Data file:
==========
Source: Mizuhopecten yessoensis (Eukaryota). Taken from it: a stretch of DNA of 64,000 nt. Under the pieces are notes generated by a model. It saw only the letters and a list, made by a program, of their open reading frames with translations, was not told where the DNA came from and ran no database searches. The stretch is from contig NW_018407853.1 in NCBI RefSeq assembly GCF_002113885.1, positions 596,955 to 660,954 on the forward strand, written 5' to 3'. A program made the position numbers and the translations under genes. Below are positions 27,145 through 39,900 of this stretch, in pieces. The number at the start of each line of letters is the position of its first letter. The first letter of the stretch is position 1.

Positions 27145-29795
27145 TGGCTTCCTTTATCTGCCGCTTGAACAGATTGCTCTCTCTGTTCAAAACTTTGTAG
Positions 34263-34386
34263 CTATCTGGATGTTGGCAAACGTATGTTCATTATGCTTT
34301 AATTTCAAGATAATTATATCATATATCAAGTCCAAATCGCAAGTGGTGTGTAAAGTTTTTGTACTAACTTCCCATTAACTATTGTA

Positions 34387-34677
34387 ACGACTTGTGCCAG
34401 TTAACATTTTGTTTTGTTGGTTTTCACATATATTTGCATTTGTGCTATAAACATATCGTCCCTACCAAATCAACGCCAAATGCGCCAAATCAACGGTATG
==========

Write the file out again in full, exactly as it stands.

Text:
Source: Mizuhopecten yessoensis (Eukaryota). Taken from it: a stretch of DNA of 64,000 nt. Under the pieces are notes generated by a model. It saw only the letters and a list, made by a program, of their open reading frames with translations, was not told where the DNA came from and ran no database searches. The stretch is from contig NW_018407853.1 in NCBI RefSeq assembly GCF_002113885.1, positions 596,955 to 660,954 on the forward strand, written 5' to 3'. A program made the position numbers and the translations under genes. Below are positions 27,145 through 39,900 of this stretch, in pieces. The number at the start of each line of letters is the position of its first letter. The first letter of the stretch is position 1.

Positions 27145-29795
27145 TGGCTTCCTTTATCTGCCGCTTGAACAGATTGCTCTCTCTGTTCAAAACTTTGTAG
Positions 34263-34386
34263 CTATCTGGATGTTGGCAAACGTATGTTCATTATGCTTT
34301 AATTTCAAGATAATTATATCATATATCAAGTCCAAATCGCAAGTGGTGTGTAAAGTTTTTGTACTAACTTCCCATTAACTATTGTA

Positions 34387-34677
34387 ACGACTTGTGCCAG
34401 TTAACATTTTGTTTTGTTGGTTTTCACATATATTTGCATTTGTGCTATAAACATATCGTCCCTACCAAATCAACGCCAAATGCGCCAAATCAACGGTATG